Who We Are

The Organization of American States (OAS) is the world’s oldest regional organization, dating back to the First International Conference of American States, which was held in Washington, D.C. from October 1889 to April 1890.  At that conference, the establishment of the International Union of American Republics was approved and the stage was set for the weaving together of a web of provisions and institutions that came to be known as the inter-American system, the oldest of the international institutional systems.

The OAS came into being in 1948 with the signing, in Bogotá, Colombia, of the Charter of the OAS. The Charter entered into force in December 1951 and was subsequently amended by the Protocol of Buenos Aires, which was signed in 1967 and which entered into force in February 1970; by the Protocol of Cartagena de Indias, which was signed in 1985 and which entered into force in November 1988; by the Protocol of Managua, which was signed in 1993 and which entered into force on January 29, 1996; and by the Protocol of Washington, which was signed in 1992 and which entered into force on September 25, 1997.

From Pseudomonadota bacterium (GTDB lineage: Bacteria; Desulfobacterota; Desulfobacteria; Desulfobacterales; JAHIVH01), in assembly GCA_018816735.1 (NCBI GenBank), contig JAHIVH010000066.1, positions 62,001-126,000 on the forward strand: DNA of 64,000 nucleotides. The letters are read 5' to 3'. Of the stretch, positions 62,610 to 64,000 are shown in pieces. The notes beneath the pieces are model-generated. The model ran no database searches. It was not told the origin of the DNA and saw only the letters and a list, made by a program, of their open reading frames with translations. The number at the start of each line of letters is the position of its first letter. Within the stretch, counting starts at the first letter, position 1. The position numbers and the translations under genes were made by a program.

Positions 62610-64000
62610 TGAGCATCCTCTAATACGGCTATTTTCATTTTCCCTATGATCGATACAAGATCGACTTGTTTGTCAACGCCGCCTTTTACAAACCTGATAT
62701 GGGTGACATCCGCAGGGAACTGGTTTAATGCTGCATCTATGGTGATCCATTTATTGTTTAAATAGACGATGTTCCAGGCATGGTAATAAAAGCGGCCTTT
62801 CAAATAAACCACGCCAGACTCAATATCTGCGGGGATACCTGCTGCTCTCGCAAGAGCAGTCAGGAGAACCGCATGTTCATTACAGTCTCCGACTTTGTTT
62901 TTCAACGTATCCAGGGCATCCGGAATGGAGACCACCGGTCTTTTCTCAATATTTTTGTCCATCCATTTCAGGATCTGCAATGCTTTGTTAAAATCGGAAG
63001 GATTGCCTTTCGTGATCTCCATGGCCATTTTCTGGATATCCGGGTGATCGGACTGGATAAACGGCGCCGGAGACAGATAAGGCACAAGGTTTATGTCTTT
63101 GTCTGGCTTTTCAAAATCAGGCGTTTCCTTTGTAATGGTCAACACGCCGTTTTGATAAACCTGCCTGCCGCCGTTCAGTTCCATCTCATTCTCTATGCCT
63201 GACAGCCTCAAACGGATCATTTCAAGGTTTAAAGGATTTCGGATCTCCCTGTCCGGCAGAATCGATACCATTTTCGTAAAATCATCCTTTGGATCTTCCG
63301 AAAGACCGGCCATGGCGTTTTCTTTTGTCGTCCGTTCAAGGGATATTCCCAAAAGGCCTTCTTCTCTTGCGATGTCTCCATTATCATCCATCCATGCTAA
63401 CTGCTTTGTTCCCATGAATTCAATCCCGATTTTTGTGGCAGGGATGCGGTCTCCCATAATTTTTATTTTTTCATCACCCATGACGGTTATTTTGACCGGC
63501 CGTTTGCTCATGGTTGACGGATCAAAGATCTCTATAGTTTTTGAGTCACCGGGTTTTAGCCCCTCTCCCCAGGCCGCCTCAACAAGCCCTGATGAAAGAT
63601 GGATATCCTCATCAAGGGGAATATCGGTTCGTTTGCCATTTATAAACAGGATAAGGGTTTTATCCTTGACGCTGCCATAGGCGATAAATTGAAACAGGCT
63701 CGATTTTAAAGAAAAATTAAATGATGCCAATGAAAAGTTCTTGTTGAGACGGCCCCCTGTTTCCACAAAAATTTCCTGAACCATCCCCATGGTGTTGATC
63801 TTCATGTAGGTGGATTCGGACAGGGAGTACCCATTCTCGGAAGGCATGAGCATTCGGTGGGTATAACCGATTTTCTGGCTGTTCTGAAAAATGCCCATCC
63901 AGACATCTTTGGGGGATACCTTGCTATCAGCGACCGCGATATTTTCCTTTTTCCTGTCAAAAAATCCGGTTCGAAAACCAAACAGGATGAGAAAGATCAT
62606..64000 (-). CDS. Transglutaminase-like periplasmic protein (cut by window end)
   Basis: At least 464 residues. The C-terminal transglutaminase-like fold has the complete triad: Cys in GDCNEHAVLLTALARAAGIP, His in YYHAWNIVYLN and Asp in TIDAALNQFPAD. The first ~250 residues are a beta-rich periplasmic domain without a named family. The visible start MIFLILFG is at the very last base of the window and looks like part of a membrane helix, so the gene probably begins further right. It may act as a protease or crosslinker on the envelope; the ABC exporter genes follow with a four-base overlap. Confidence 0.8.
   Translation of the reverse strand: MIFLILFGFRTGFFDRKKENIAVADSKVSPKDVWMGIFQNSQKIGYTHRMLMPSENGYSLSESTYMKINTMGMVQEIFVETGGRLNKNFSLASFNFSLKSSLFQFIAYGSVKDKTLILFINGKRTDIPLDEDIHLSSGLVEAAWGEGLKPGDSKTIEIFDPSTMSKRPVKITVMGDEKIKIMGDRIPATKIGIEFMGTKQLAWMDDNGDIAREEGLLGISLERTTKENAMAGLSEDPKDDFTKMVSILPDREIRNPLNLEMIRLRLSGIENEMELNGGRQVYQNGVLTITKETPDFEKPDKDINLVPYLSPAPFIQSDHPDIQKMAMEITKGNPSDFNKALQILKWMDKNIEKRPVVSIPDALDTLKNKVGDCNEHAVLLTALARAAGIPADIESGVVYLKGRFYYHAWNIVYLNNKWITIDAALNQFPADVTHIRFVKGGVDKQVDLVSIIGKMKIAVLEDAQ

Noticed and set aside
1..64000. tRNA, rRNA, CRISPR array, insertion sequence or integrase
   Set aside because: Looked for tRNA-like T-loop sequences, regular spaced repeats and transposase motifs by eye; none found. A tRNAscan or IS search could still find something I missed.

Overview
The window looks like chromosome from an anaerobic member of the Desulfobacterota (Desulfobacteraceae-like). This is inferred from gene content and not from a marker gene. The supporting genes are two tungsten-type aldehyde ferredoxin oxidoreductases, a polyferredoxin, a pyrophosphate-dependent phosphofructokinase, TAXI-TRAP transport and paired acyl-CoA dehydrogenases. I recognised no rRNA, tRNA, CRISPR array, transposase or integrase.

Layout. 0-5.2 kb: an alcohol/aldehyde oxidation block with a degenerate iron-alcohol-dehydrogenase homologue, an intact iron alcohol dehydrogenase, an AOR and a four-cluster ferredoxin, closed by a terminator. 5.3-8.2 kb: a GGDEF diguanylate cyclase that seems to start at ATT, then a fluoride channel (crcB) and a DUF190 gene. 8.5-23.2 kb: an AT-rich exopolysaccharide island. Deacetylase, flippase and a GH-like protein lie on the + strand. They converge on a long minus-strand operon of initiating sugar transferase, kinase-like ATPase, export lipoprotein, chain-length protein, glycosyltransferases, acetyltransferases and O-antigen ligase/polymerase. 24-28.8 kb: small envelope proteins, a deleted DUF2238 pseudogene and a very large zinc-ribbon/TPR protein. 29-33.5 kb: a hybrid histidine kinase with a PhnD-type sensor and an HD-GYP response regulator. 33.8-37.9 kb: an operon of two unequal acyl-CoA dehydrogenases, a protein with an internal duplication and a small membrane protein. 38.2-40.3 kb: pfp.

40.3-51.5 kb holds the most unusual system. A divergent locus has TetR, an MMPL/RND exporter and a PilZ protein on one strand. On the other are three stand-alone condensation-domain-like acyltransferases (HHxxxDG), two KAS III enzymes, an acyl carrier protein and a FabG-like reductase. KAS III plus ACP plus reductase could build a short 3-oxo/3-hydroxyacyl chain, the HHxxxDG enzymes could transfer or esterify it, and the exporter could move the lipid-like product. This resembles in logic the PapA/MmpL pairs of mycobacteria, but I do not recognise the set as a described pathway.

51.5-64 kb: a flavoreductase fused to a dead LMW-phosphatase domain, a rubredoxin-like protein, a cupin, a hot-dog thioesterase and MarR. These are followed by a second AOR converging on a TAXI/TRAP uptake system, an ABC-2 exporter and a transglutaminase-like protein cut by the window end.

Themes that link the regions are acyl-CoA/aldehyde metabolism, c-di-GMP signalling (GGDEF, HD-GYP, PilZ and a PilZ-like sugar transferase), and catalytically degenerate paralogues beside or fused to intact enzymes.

The OAS was established to achieve among its member states, as stated in Article 1 of its Charter, “an order of peace and justice, to promote their solidarity, to strengthen their collaboration, and to defend their sovereignty, their territorial integrity, and their independence.” Today it comprises the 35 independent states of the Americas and has granted permanent observer status to 63 states, as well as to the European Union.  The Organization of American States constitutes the principal political, juridical, and social governmental forum in the Hemisphere.

The OAS uses a four-pronged approach to effectively implement its essential purposes, based on its pillars:  democracy, human rights, security, and development.